September 1, 2007｜Russia
Regional Coordinator & Advisor for the CIS, Regional Strategy & Coordination Department, Mitsubishi Corporation
In October 1997 the “First Meeting of the Japan–Russia Far East Economic Cooperation Workshop” was held in Khabarovsk. Behind this were the smooth implementation of the “Far East and Zabaykalye Long-Term Development Program 1996–2005”, adopted in April 1996, and the concrete identification of Japan–Russia joint projects for realizing Japan–Russia economic cooperation.
From the list of more than 60 projects subsequently proposed by the Russian side, the outcome of repeated work by those involved on the Japanese side was the selection of 13 projects for Japan–Russia cooperation, and of those, 6 projects were rated as of the highest priority.
In November 1997, at the Japan–Russia summit held in Krasnoyarsk between (then) Prime Minister Hashimoto and (then) President Yeltsin, as well as a promise being made to resolve the Northern Territories dispute and conclude a peace treaty by the year 2000, the workshop meeting took place positively and without letup, and the distance between the two rapidly closed.
Despite the efforts by both Japan and Russia, however, no project got as far as a conclusion of a contract. One of the greatest reasons for this was that, while the “Far East and Zabaykalye Long-Term Development Program” had the status of a presidential program, the appropriate support from the federal government, financially and institutionally, didn’t come about.
The “Far East and Zabaykalye Long-Term Development Program 1996–2005” that was adopted in 1996—with its contents partly amended in March 2002—gained the approval of the federal government as the “Far East and Zabaykalye Long-Term Development Program 1996–2005 and 2010”, with the target period extended to 2010. The federal government gave the reasons for the amendments as that the required funding for the program was thought to be unrealistic in scale, and that the mechanisms to bring about its execution were practically nonfunctional.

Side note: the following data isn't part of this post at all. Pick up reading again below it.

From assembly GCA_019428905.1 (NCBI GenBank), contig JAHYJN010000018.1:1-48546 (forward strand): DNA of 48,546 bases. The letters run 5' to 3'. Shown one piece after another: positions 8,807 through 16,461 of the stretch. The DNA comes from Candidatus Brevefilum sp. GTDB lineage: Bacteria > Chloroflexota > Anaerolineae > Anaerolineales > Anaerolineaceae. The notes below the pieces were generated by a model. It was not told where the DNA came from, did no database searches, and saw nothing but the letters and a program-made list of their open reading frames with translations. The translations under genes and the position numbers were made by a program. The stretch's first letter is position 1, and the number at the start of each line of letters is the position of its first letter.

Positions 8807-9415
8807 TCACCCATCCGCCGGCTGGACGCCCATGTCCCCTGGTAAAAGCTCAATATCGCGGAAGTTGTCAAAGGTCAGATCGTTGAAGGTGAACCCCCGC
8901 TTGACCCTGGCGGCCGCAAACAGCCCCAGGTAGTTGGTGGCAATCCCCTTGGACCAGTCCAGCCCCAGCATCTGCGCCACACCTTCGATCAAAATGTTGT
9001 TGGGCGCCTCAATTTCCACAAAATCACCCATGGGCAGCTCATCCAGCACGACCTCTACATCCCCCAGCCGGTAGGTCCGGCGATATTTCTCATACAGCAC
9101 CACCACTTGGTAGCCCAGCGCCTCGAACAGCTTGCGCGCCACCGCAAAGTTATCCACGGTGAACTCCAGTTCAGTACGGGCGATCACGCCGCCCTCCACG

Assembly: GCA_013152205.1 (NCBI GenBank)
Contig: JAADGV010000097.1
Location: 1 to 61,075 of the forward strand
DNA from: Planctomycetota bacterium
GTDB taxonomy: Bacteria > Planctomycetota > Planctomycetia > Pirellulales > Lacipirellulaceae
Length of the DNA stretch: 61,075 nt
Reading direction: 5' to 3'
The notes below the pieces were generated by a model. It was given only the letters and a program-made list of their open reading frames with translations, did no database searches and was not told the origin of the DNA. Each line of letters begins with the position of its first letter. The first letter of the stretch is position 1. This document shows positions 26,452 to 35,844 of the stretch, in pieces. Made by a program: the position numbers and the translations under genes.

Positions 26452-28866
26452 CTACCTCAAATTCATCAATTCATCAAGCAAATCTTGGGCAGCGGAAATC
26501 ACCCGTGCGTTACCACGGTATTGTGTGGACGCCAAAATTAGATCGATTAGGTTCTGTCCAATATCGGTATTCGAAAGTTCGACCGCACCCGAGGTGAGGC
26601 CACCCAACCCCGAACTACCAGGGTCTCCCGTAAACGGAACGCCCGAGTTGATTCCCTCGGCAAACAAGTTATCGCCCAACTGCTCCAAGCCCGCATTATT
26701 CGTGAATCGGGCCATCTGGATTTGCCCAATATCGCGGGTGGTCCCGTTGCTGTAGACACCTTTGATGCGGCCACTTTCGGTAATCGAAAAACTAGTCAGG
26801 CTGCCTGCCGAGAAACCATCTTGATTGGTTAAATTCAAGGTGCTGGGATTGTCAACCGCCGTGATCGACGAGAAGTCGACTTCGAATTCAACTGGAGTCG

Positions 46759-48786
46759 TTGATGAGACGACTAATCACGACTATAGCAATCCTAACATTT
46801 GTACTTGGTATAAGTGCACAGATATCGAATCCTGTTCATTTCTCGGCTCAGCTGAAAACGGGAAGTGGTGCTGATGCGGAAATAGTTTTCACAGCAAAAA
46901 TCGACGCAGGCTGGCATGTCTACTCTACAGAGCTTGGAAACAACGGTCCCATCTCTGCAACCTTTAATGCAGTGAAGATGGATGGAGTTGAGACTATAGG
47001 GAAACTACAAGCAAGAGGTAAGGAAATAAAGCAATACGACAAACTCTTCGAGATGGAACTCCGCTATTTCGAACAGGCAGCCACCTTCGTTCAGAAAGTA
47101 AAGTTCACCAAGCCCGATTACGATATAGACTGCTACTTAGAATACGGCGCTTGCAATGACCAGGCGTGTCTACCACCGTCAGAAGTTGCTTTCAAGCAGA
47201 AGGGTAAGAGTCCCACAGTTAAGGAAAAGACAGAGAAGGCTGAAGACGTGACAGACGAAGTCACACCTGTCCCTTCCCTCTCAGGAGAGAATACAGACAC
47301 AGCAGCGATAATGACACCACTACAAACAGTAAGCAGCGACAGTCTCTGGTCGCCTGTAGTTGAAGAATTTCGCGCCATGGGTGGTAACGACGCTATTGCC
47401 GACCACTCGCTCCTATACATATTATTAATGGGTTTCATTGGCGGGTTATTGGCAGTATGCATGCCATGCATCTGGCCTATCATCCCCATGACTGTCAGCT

At the federal government Cabinet meeting of 2 August 2007, the “Far East and Zabaykalye Long-Term Development Program to 2013” received basic approval and the third Far East and Zabaykalye development program was launched.
In the last ten years the objective circumstances surrounding Russia have changed and they are seriously getting down to work on the policies for eastern Russia also. At the Japan–Russia summit at the Heiligendamm summit (7 June), Prime Minister Abe proposed an “Initiative on Strengthening Cooperation between Japan and Russia in the Far East and Zabaykalye” to President Putin, and President Putin evaluated this highly and declared his support for it.
For the future stability of the Northeast Asian region, Russia’s active participation and contribution to the region is required. I hope that the third development program isn’t just an electoral pledge for the State Duma elections at the end of December and the presidential election in March, and I look forward to the success of the “Fifteenth Meeting of the Japan–Russia Far East Economic Cooperation Workshop”, which, after a long absence, is slated for this autumn.